Intel is pushing the limits of just how much performance you can fit into an ultra-portable desktop. The Next Unit of Computing or NUC fits the power of a full-fledge desktop tower into a super-compact form factor.
Intel’s NUC units are primarily built for productivity without any powerful graphics hardware and the elaborate cooling tech to back it up. Our unit, the Intel NUC Elk Bay model arrived with an Intel Core i7-1165G7 CPU with a boost clock of 4.7GHz paired with integrated Intel Iris Xe Graphics. The NUC also featured 16GB of DDR4 RAM and 1TB of SSD storage. Now, let’s take an in-depth look at the Elk Bay NUC from Intel.
The design of the Elk Bay NUC is pretty standard, with the unit resembling a small box. The NUC was no larger than my Wi-Fi router and is quite easy to setup on a desk. However, if you have one too many wired devices, you will face some cable clutter. A mount also came in the box, in case you need to mount it on a wall. The NUC has a mesh covering on the sides for the air intakes. There’s a Kensington lock slot along the side as well. It also comes with a rather portable power brick, which is more or less the size of an adapter of a standard consumer notebook.
Despite the Elk Bay’s size, it features a ton of ports on the back including an HDMI input, Pass Thru, and two In & Out Audio jacks. You also get a couple of Ethernet ports, two HDMI Output ports, two USB 3.2 ports, and two USB 2.0 ports. But that isn’t quite it; you also get a USB 2.0 and a USB 3.2 port on the front. Considering the vast array of ports, it was rather disappointing not to see a Thunderbolt 4 port or DisplayPort.
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The Elk Bay NUC is backed by some rather powerful specs if you go all-out with our model. Let’s take a look at some of the benchmark results. In Cinebench R23, the NUC managed a multi-core score of 5,701 points and a single-core score of 1,523 points. In Geekbench 5, the unit scored 1,607 points in the single core test and 6,001 points in the multi-core test. Subsequently, in Geekbench 5’s OpenCL and Vulkan score, we saw the NUC managed 19,511 and 17,990 points, respectively.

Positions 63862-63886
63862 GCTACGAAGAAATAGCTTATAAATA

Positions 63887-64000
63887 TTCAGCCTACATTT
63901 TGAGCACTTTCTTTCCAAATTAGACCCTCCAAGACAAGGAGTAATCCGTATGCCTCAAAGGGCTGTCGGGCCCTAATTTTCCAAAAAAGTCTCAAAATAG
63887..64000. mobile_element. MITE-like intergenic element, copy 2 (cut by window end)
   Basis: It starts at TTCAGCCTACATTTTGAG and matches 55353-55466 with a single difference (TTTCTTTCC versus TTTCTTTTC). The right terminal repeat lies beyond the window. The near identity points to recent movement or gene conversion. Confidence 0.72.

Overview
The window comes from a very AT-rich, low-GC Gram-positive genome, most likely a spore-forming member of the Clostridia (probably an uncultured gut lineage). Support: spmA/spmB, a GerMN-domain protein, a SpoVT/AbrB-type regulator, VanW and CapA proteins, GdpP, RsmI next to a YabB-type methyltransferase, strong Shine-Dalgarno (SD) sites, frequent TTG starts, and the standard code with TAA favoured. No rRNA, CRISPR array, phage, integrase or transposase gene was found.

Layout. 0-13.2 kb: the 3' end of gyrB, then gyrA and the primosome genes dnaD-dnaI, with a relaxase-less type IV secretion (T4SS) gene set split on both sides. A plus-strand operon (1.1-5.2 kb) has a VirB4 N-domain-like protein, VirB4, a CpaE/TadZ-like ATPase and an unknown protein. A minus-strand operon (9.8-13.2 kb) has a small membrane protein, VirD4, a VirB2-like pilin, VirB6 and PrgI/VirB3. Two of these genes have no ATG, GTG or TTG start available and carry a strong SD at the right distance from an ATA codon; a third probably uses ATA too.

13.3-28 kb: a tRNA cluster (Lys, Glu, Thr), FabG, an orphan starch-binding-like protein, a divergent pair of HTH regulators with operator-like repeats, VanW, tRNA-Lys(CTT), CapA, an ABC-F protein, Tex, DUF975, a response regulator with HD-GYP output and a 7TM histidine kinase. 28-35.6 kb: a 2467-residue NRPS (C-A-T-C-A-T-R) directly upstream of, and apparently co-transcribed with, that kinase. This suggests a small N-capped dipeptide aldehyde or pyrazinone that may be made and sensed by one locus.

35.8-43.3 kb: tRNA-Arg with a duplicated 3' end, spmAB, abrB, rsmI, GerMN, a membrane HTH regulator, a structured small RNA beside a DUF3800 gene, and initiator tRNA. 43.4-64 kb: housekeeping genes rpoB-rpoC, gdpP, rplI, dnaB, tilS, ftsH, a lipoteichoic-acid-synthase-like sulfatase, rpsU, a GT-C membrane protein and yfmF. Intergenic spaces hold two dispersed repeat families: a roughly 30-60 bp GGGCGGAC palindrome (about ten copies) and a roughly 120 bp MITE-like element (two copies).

However, the real star of the show here isn’t the CPU, but the GPU. Intel’s Iris Xe graphics is capable of running quite a few games at playable frame rates. Titles like DOOM Eternal Counter Strike: Global Offensive, Heroes of the Storm, and Overwatch ran without any lag or stutters at 1080p resolution on low graphics. GTA V, The Witcher 3 and Shadow of the Tomb Raider all delivered playable frame rates on low graphics at 720p resolution. This makes the Elk Bay NUC suitable for some casual gaming, which is quite impressive considering the machine isn’t designed for gaming.
The fans do get loud when running at full power to maintain playable frame rates in games and the NUC can also get quite hot. The CPU reached its 100-degree Celsius threshold under load and you do see some thermal throttling. However, surface temperatures didn’t seem to be an issue. Additionally, multitasking between MS Office apps, web browsing, and the occasional Photoshop doesn’t put the CPU under any load and are handled with ease.
Intel’s Elk Bay NUC unit is priced at $495 (Roughly Rs 37,050) in the US. While Intel has confirmed that the unit is available for sale in India, it has noted that prices can vary depending on the vendor. That being said, if you can get your hands on an Elk Bay unit or units for personal or professional use in an office, then don’t hesitate to do so. The use case for an NUC kit is still pretty niche, but Intel has managed to fit a ton of performance in a very compact form factor.
What the NUC does is offer an intelligent way to offer desktop power in a much smaller form factor than the usual towers. It is worth noting that Intel’s Elk Bay NUC is available in several different configurations with more budget options using less powerful 11th Gen processors, making them an ideal choice for regular productivity work. Sure, the NUC cannot really handle competitive or enthusiast gaming, but being able to indulge in some casual gaming on a machine primarily designed for productivity is pretty impressive.It is worth noting that when factoring in the price of the NUC, you have to take into account the extra cost for the RAM, storage, and operating system. Additionally, availability might also be an issue. However, the market for barebones and mini PCs is growing and Intel’s NUC line up are among the best of these new systems on offer. For more information on all the specifications of Intel’s barebones systems, head on over to the link.